If you look in comparison towards traditional Indian, Japanese or Thai clothing for example, they allow for more variation in the bodily form of a woman. They can beautifully drape around any body shape. They don’t necessarily force you to buy new clothes if you loose or gain some weight or are pregnant
However, these forms don’t always meet the needs women have with their current way of life. Clothes also mirror your lifestyle and are representative of changes in society.
When conceptualizing clothes, I incorporate these factors into the designs. We combine elements of European tailoring with the ease and beauty of traditional Indian textiles. The clothes follow the body contours without obstructing movement. In fact the movement of the body should be enabled and enhanced by the garment.
Many of the designs are recalling elements of traditional clothes through the way of draping or touches of embroidery for example. However, their attitude is contemporary.
Another firm belief of mine is that clothing should have it’s own intrinsic aesthetic value and not only be designed to follow ephemeral fashion. When I am designing clothes I often need to go back to the concept of slowness so that we can re-capture the sensuality and spirituality of clothing. Clothes communicate a host of signs and symbols about their wearer; they are a visual language that permits us to communicate with one another before we even speak. The fast pace that fashion has, often, makes it very difficult to live up to that. Slowing down is essential to further the silent dialogue between the creator and wearer of a garment.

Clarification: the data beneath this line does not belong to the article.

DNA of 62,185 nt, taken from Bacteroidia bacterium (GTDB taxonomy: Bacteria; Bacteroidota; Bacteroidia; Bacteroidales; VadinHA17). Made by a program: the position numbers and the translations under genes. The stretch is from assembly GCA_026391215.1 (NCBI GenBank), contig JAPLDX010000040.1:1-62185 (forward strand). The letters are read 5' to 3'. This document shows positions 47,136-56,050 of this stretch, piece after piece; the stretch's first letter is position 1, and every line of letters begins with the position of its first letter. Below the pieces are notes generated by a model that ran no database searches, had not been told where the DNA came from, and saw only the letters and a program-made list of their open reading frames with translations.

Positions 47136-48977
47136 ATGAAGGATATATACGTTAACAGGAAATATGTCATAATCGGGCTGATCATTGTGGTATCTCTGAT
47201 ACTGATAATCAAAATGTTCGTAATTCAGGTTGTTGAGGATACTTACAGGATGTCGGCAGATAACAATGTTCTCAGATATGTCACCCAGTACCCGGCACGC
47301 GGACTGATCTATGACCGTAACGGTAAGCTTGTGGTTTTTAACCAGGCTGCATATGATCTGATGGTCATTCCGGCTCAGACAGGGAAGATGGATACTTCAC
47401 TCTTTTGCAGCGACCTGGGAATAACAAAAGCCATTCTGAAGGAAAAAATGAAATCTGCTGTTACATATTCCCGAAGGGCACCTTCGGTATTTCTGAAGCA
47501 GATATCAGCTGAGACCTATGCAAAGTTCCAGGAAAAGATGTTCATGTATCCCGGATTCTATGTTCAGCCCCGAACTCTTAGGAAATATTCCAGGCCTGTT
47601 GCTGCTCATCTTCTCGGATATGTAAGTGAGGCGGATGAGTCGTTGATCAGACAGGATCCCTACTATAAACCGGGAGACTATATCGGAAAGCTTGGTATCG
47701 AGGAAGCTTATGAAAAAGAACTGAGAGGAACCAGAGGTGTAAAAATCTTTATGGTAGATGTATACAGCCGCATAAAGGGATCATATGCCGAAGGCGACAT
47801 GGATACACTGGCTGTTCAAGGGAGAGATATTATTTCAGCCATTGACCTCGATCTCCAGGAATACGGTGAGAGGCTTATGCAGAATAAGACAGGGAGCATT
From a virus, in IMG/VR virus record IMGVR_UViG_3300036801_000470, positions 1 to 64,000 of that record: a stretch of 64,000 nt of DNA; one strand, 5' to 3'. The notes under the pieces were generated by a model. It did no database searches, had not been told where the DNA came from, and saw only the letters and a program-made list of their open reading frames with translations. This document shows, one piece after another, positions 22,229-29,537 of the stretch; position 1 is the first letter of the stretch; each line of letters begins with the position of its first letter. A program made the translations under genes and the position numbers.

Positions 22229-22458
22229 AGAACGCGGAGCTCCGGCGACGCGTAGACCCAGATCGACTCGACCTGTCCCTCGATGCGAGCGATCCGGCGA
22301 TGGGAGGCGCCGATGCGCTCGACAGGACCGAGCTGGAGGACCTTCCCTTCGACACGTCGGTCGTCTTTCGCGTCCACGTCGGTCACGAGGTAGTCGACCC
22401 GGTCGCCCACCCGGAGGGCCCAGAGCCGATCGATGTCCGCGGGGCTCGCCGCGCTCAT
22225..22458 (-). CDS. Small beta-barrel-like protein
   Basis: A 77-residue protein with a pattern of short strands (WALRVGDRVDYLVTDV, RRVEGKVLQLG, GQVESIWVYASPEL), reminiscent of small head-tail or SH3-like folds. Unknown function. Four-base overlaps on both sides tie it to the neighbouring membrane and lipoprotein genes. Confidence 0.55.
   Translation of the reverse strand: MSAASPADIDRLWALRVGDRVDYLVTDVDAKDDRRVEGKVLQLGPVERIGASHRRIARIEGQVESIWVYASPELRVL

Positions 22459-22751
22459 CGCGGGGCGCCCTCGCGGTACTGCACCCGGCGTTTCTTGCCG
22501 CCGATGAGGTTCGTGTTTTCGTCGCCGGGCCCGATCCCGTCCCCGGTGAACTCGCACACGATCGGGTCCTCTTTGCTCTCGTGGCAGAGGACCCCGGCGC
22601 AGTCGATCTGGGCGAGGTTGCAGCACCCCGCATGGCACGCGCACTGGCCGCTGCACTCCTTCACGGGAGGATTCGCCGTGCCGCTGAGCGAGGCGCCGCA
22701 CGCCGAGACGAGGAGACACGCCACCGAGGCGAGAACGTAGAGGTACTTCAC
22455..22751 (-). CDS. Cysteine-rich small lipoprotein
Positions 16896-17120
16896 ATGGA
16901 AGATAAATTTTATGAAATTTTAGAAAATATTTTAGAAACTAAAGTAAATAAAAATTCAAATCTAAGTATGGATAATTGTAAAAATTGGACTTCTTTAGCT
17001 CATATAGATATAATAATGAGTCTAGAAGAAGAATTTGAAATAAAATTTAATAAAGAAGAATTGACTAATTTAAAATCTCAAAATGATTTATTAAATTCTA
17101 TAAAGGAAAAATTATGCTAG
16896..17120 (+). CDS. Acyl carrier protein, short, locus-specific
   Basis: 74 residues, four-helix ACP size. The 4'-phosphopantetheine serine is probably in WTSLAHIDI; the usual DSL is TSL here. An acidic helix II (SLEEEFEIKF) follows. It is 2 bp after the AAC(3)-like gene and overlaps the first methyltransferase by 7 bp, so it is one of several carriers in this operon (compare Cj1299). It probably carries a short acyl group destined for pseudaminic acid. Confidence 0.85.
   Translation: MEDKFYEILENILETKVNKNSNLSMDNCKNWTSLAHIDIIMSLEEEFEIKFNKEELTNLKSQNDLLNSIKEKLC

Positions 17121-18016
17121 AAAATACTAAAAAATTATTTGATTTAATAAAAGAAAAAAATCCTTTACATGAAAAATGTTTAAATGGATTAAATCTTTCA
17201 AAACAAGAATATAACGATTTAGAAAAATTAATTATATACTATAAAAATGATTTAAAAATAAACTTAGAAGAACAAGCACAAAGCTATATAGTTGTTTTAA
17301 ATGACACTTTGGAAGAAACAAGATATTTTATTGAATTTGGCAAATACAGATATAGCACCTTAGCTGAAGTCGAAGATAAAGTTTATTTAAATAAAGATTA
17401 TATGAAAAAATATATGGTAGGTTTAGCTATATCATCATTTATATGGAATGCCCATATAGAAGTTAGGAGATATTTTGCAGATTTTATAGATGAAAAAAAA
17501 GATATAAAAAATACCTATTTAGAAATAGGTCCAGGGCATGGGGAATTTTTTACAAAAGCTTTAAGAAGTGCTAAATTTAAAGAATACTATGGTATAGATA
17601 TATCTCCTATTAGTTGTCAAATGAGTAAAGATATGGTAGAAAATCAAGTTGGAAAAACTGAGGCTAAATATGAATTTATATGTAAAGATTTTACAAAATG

What influences your work?
Anything from my surroundings influences my work. It might be the colours around me, art, music, sounds and scents. Also I get very inspired by people that I meet and by conversation. Also, I get inspired by my love for researching architecture, the history of textiles, old costume patterns and historical textiles.
In my last collection I translated architectural patterns into embroideries!
Which other designers do you admire?
Issey Miyake, Dries van Noten, Nagara, Sabyasachi Mukherjee
Outside India, where have you studied and worked?
Studied in London at SOAS and at Goettingen University in Germany, Worked in Thailand, UK, Germany and India
What is your most favourite place in the world for inspiration?
My home which changes location with my nomadic life around the globe provides a lot of inspiration and is a source of calm, energy and dynamism at the same time. Over the last 20 years I have constantly moved around and travelled a lot. These changes of place and journeys I try to bring back to my own space and I surround myself with them depending on my moods. All these things speak to me when I’m sitting in my atelier to conceptualize the next collection.
How would you describe the word ' COLLECTION 'in fashion?
A good collection always tells a story and evokes emotion. Also it should speak for itself. The central theme should be running through it like an invisible ‘red thread’ connecting the individual pieces.
How has the brand grown over time? and Where do you want to see it in the next 3 years?
White Champa has grown very organically over the years. When we started, we gave ourselves the space and time to grow in a way that allowed me to continuously develop and fine-tune the product. I spend a lot of time trying out new things with the master tailor and the head embroiderer. Through this way of working the group of tailors and embroiderers also grew into a consolidated team. Ever since we started working together we only had one embroiderer change his workplace – something that reflects the value and spirit of our work together.
White Champa is growing fast now. We are growing our team, as well as branching out to increase our distribution in India and other Asian countries. However, we will continue to work in our way.